Last updated on June 2019

COMpression Following Endovenous TreatmenT of Incompetent Varicose Veins (COMFETTI)


Brief description of study

This study will be looking at the effect of compression therapy in patients having endovenous treatment for varicose veins using foam sclerotherapy. Patients will be randomised to either the compression group (group A) or the no compression group (group B).

The pain scores, compliance, quality of life scores, occlusion rate at 6 months as well as the cost effectiveness of each intervention will be assessed.

Detailed Study Description

This will be a randomised clinical trial looking at the impact of wearing or not wearing compression stocking following endovenous ablation using foam sclerotherapy.

Patients will be randomised to group A (compression) and group B (no compression).

Target Population Patients referred to the Imperial College NHS Trust for treatment of symptomatic varicose veins will be recruited if they are found to have varicose veins suitable for foam sclerotherapy on colour duplex scan.

Intervention

Patients will be randomised to have compression (group A) or no compression (group B). This will be done by using an online randomisation software (Sealed Envelope Ltd).

The compression therapy used will be Class II compression stockings. The treatment offered will be foam sclerotherapy of varicose veins using either Polidocanol or Sodium Tetradecyl Sulphate (STS) with the concentration used left to the discretion of the clinician.

Patients randomised to group A will be asked to wear compression stockings for 1 week.

Patients randomised to group B will be provided with bandages to wear for 24 hours only, with no further compression afterwards.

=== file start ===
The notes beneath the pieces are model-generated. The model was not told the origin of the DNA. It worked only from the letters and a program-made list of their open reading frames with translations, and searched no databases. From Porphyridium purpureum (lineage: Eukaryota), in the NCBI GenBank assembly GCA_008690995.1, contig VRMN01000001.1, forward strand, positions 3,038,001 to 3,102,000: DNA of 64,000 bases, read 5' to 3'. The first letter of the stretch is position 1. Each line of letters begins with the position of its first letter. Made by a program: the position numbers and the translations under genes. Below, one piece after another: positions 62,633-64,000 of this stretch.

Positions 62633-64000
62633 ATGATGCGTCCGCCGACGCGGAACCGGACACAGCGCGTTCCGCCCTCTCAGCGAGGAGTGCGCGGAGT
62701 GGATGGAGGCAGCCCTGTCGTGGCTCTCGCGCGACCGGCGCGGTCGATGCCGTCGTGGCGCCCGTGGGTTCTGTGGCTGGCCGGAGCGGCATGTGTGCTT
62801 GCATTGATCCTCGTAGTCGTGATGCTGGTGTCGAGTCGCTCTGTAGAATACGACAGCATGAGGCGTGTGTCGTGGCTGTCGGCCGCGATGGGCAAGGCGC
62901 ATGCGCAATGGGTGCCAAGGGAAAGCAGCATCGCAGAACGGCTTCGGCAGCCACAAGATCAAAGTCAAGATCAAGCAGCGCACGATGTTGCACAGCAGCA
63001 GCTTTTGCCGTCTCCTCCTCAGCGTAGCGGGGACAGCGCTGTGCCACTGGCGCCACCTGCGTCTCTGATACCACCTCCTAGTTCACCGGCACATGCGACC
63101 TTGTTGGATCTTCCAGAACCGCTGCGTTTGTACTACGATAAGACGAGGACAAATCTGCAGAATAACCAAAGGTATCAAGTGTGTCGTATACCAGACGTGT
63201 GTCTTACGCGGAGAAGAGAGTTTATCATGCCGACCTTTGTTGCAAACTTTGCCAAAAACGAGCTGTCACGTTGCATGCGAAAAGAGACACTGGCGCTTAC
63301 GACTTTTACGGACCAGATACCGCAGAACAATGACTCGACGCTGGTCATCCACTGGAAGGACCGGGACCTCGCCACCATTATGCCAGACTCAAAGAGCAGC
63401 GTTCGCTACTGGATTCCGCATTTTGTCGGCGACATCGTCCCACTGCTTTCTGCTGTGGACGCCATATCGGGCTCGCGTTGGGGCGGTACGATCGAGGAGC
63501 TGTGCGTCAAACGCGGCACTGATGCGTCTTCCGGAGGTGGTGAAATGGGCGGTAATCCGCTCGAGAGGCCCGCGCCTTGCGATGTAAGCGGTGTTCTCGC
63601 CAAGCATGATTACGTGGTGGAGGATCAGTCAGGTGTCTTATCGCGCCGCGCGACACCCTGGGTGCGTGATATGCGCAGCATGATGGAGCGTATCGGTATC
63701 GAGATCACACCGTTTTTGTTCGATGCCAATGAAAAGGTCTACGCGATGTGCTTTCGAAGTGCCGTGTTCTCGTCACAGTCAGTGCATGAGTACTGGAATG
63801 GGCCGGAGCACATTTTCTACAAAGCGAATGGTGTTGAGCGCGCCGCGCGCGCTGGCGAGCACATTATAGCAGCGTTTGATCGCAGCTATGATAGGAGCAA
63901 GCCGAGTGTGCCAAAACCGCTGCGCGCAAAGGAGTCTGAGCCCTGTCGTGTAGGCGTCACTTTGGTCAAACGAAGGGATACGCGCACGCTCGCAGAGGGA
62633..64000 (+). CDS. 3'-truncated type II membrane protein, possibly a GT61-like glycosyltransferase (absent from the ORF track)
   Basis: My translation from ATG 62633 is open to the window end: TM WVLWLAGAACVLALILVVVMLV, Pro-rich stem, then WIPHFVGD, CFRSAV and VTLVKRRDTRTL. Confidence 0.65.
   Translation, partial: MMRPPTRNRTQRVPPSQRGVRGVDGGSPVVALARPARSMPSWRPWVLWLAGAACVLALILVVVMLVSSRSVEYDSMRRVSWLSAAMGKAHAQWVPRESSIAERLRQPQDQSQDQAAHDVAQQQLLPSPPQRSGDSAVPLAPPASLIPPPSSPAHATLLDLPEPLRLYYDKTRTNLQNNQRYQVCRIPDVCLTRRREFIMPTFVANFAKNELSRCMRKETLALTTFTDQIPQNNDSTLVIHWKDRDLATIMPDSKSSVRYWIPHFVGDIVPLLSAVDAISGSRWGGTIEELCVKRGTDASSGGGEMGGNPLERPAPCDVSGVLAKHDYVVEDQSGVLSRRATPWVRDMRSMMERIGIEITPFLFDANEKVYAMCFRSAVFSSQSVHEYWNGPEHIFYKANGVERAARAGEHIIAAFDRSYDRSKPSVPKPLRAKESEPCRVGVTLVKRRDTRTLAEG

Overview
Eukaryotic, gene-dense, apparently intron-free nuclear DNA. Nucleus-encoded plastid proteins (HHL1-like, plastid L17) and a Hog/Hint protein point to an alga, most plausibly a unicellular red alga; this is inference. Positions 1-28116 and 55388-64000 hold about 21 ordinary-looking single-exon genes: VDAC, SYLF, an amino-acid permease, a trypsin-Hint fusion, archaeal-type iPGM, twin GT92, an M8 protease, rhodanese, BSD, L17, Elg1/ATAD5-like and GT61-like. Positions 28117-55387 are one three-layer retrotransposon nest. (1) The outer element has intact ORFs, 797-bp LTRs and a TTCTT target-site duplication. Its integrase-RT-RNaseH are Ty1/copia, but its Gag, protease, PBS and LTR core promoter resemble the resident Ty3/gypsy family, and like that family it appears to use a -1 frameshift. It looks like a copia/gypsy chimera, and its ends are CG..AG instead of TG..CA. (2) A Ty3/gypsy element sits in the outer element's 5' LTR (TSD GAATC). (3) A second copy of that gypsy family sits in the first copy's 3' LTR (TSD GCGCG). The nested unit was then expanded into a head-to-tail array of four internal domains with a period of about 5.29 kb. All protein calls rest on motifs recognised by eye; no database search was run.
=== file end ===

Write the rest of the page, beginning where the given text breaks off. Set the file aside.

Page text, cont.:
At baseline, patients will be asked to fill validated quality of life questionnaires (EQ-5D, AVVQ and CIVIQ) and will have their clinical scores assessed using a validated scoring system (CEAP and VCSS). On discharge after their varicose vein intervention, they will then be provided with a diary to record their post-procedural pain every day for 10 days using a validated visual analogue scale (VAS) as well as to record when they return to their normal activities and are back to work. They will also be asked to attend a follow-up in 2 weeks and at 6 months.

Patients' GP will also be sent a letter to inform them of their patient's participation in the study.

Follow-up

Patients will be followed up in the outpatient clinic at 2 weeks and 6 months.

Follow-up at 2 Weeks

At the 2 weeks' follow-up, the diary containing details of the pain scores and how soon patients were able to return to normal activities/work will be collected. In addition, patients will be asked about any phlebitis they have had in the two weeks after their procedure and how compliant they have been with the compression. They will be examined and the Venous Clinical Severity Score (VCSS) will be recorded. They will also be asked to fill in the EQ-5D, AVVQ and CIVIQ scores.

Follow-up at 6 Months

At the 6 months follow-up, patients will be examined and their VCSS will be recorded. They will also be asked to fill the EQ-5D, AVVQ and the CIVIQ scores. They will have a venous Duplex scan to determine occlusion of the treated vein.

Sample Size and Study Duration

We estimated the sample size needed to observe a difference of at least 10mm in the VAS score, with a standard deviation of 20mm. With power at 80% and 5% significance equivalence, we would need to recruit 128 patients (64 per group) to show a difference.

Previous studies looking at compression stockings have shown drop out rates close to 37% at 3 months10. Therefore, if we estimate a drop out rate of about 40% by 6 months, we would need to recruit at least 180 patients. If we recruit at least 2 patients per week, this will be approximately a total of 208 patients that could potentially be randomised over the course of two years.

With 6 months follow-up, therefore, the study will be running for 24 months with a target recruitment of 180 patients.

Clinical Study Identifier: NCT02655406

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Charing Cross Hospital

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